Acting IRS Commissioner–Steven T. Miller–recently wrote to members of congress urging the passage of what has become an annual emergency: An Alternative Minimum Tax (AMT) “Patch” to prevent millions of taxpayers from losing out on critical deductions and effectively paying higher tax rates. Furthermore, in the absence of quick resolution, the 2013 tax filing season (tax year 2012) could be delayed up to a month preventing many millions more from filing their tax returns early and receiving refunds they depend on.
The AMT is imposed on individuals & businesses at a nearly flat rate on an adjusted amount of taxable income above a certain threshold (also known as exemption). This exemption is substantially higher than the exemption from regular income tax. However, the main problem with the AMT is that when it was imposed in the 1980’s, it was not adjusted for inflation. Thus, incomes in the 1980’s that were considered high and subject to them AMT, started to affect taxpayers in lower income tax brackets in the 21st Century, hence the need to raise that threshold repeatedly with these “patches” because a lower AMT income threshold equates to paying more in taxes.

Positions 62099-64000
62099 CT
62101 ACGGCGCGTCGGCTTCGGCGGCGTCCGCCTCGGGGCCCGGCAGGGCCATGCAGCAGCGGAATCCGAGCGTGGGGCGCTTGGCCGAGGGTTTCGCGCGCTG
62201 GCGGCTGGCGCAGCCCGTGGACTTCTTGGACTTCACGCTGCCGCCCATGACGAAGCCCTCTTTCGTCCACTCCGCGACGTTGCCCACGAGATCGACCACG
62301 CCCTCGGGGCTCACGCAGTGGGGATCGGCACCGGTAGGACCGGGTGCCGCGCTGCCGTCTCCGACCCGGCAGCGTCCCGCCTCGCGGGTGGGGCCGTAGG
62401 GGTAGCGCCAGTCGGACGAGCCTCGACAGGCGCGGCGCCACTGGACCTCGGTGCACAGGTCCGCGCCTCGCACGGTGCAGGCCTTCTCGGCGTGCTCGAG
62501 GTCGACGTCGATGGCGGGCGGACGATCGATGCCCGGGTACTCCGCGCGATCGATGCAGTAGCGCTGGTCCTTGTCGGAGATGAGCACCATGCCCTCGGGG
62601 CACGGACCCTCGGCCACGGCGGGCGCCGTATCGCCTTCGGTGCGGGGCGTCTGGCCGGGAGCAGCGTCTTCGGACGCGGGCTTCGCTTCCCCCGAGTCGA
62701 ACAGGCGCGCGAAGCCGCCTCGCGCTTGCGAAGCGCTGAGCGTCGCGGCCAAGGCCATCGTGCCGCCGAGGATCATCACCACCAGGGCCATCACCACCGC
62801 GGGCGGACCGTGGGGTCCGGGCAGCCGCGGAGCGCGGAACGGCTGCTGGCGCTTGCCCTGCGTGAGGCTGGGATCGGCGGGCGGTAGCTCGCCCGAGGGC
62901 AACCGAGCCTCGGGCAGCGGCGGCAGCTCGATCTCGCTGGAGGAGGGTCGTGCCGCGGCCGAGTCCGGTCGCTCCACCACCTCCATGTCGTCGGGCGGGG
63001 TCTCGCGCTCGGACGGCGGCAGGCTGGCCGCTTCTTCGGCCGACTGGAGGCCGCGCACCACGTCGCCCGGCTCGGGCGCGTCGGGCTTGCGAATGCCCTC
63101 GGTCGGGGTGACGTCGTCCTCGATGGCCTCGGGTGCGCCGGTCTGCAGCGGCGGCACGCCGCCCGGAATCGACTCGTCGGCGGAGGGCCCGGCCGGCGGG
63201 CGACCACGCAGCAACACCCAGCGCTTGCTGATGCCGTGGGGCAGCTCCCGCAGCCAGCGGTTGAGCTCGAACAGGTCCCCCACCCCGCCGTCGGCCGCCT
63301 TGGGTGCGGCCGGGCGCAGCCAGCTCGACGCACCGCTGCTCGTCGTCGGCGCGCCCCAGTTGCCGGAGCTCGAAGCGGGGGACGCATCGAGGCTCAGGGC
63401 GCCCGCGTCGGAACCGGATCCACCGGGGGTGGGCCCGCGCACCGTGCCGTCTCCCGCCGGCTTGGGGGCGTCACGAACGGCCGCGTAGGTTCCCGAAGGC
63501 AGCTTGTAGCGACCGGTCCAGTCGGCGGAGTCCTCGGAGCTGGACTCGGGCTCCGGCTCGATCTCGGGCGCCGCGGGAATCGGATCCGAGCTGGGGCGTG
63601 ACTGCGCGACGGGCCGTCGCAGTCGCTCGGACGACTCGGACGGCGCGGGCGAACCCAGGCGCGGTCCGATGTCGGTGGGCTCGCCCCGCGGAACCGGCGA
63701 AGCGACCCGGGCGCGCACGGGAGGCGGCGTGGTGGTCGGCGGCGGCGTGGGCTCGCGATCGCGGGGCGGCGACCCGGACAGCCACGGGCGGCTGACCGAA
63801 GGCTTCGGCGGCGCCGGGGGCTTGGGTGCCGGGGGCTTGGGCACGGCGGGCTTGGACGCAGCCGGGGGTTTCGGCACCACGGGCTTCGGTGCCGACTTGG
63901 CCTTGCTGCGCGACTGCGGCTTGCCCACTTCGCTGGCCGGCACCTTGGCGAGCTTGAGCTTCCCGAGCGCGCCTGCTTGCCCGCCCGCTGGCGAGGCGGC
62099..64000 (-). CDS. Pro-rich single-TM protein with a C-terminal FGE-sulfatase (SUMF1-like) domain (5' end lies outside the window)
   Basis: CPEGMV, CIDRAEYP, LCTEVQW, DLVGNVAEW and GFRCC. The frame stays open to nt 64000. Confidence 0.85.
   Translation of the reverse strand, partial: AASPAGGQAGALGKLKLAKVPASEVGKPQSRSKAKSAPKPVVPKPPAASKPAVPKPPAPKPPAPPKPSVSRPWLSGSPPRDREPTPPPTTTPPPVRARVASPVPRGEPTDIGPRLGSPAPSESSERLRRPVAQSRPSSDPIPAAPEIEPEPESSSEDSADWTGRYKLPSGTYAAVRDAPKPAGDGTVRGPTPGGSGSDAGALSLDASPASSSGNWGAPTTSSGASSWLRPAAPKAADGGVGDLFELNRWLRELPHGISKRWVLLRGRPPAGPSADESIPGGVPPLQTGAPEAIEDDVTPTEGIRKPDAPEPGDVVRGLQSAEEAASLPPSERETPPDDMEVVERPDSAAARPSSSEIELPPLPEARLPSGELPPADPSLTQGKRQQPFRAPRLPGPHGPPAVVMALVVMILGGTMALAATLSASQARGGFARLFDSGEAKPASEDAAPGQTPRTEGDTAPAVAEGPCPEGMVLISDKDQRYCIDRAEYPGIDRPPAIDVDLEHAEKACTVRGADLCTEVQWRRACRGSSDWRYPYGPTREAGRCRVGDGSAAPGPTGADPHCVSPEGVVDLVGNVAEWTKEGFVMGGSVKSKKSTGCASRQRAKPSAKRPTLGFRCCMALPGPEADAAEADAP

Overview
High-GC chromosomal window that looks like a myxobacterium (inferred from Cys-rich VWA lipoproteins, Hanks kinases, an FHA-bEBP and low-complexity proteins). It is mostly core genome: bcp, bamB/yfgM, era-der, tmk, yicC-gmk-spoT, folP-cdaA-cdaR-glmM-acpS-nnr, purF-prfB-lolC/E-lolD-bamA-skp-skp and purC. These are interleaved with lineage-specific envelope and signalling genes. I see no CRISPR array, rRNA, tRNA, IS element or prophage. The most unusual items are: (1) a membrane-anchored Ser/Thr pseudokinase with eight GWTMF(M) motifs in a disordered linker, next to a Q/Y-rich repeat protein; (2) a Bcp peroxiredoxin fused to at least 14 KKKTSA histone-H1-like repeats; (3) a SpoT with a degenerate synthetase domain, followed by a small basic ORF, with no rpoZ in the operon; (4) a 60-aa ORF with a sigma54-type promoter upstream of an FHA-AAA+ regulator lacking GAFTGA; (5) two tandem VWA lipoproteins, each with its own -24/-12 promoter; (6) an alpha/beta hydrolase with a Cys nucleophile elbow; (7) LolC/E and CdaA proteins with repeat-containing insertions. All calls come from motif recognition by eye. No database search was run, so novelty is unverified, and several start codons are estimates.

Taxes were a major theme in this past highly contentious election cycle with President Obama specifically campaigning on a return to Clinton-Era tax rates for those making over $250,000 a year. While this AMT patch should be addressed on it’s own, the impending “Fiscal Cliff”–where automatic spending cuts kick in and the “Bush Tax Cuts” expire for everyone–could affect these negotiations…and that would be a mistake. These are all important problems that need to be addressed. However, with the economy still on the road to recovery, the taxpayers that desperately need credits, deductions and timely refunds just to make ends meet should not be made to bear the brunt of Congressional inaction. Therefore, let us hope that this current AMT patch does not get tangled up in the discussions of the next “Grand Bargain” and is addressed with the seriousness and expediency which acting Commissioner Miller is urging. After the dust settles from this showdown, perhaps our government can start to discuss and address the real problems of what has obviously become a piece-meal, bloated and loop-hole riden tax code.